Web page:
With regard to the MAC treatment dose of 600 mg daily, on a mg/m2/day basis, the doses in rats and mice are approximately 3.3 and 1.7 times the human dose, respectively.
With regard to the MAC prophylaxis dose of 1200 mg weekly, on a mg/m2/day basis, the doses in rats and mice are approximately 2 and 1 times the human dose, respectively.
No evidence of impaired fertility or harm to the fetus due to azithromycin was found. There are, however, no adequate and well-controlled studies in pregnant women. Because animal reproduction studies are not always predictive of human response, azithromycin should be used during pregnancy only if clearly needed.
It is not known whether azithromycin is excreted in human milk. Because many drugs are excreted in human milk, caution should be exercised when azithromycin is administered to a nursing woman.
In controlled clinical studies, azithromycin has been administered to pediatric patients ranging in age from 6 months to 12 years. For information regarding the use of ZITHROMAX (azithromycin for oral suspension) in the treatment of pediatric patients, please refer to the INDICATIONS AND USAGE and DOSAGE AND ADMINISTRATION sections of the prescribing information for ZITHROMAX (azithromycin for oral suspension) 100 mg/5 mL and 200 mg/5 mL bottles.
Safety in HIV-Infected Pediatric Patients
Safety and efficacy of azithromycin for the prevention or treatment of MAC in HIV-infected children have not been established. Safety data are available for 72 children 5 months to 18 years of age (mean 7 years) who received azithromycin for treatment of opportunistic infections. The mean duration of therapy was 242 days (range 3–2004 days) at doses of <1 to 52 mg/kg/day (mean 12 mg/kg/day). Adverse events were similar to those observed in the adult population, most of which involved the gastrointestinal tract. Treatment related reversible hearing impairment in children was observed in 4 subjects (5.6%). Two (2.8%) children prematurely discontinued treatment due to side effects: one due to back pain and one due to abdominal pain, hot and cold flushes, dizziness, headache, and numbness. A third child discontinued due to a laboratory abnormality (eosinophilia). The protocols upon which these data are based specified a daily dose of 10–20 mg/kg/day (oral and/or I.V.) of azithromycin.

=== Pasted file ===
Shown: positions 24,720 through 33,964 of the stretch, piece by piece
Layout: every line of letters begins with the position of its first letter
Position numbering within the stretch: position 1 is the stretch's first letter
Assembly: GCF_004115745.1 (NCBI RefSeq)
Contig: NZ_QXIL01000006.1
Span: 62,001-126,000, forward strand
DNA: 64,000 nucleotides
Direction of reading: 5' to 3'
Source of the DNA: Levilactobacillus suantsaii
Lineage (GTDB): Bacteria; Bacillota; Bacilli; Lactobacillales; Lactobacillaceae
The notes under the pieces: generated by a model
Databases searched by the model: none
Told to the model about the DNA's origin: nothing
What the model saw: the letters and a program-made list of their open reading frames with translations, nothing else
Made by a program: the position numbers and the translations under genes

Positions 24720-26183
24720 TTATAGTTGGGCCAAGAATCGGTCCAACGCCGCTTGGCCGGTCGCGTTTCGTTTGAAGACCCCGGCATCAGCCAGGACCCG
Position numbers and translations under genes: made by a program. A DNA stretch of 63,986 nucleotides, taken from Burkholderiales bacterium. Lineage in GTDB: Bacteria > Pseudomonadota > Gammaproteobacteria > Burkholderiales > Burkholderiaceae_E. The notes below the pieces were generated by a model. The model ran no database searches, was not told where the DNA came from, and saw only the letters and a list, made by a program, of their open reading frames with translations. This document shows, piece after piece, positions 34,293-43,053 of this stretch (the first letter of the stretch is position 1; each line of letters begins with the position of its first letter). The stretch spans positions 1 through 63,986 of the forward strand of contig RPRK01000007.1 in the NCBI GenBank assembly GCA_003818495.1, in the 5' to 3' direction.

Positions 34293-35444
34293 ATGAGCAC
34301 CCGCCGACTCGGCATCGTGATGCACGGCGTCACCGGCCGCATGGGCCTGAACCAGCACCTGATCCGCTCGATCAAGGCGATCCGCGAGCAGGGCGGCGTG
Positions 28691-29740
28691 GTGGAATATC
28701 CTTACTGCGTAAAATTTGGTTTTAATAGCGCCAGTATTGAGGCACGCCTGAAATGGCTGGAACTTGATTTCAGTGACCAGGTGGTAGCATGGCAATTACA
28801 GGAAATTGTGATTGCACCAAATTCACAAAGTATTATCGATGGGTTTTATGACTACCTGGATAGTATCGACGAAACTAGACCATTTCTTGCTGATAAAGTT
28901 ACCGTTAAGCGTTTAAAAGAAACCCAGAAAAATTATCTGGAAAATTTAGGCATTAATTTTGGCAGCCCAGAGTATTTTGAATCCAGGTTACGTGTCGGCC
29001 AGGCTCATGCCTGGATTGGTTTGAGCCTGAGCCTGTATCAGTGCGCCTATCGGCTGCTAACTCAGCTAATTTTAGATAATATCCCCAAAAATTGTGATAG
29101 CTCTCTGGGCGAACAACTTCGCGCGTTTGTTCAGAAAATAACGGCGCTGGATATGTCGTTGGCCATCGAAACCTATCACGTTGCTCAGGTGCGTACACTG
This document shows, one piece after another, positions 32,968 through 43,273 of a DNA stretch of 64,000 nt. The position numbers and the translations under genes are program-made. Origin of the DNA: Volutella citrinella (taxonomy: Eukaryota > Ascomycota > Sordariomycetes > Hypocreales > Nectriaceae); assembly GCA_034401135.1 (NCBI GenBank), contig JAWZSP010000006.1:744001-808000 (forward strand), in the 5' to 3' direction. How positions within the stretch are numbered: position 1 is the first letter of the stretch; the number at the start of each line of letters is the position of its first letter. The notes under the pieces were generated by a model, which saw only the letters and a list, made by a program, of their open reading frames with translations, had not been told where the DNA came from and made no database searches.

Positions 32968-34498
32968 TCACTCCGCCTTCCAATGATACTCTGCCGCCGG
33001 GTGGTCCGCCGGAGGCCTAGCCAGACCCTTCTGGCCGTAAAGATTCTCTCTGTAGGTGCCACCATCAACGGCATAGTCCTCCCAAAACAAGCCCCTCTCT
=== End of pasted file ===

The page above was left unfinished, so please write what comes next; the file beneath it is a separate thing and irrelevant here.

Pharmacokinetic parameters in older volunteers (65–85 years old) were similar to those in younger volunteers (18–40 years old) for the 5-day therapeutic regimen. Dosage adjustment does not appear to be necessary for older patients with normal renal and hepatic function receiving treatment with this dosage regimen. (See CLINICAL PHARMACOLOGY.)
In multiple-dose clinical trials of oral azithromycin, 9% of patients were at least 65 years of age (458/4949) and 3% of patients (144/4949) were at least 75 years of age. No overall differences in safety or effectiveness were observed between these subjects and younger subjects, and other reported clinical experience has not identified differences in responses between the elderly and younger patients, but greater sensitivity of some older individuals cannot be ruled out.
ZITHROMAX 600 mg tablets contain 2.1 mg of sodium per tablet. ZITHROMAX for oral suspension 1 gram single-dose packets contain 37.0 mg of sodium per packet.
Geriatric Patients with Opportunistic Infections, Including Mycobacterium avium complex (MAC) Disease
Safety data are available for 30 patients (65–94 years old) treated with azithromycin at doses >300 mg/day for a mean of 207 days. These patients were treated for a variety of opportunistic infections, including MAC. The side effect profile was generally similar to that seen in younger patients, except for a higher incidence of side effects relating to the gastrointestinal system and to reversible impairment of hearing. (See DOSAGE AND ADMINISTRATION.)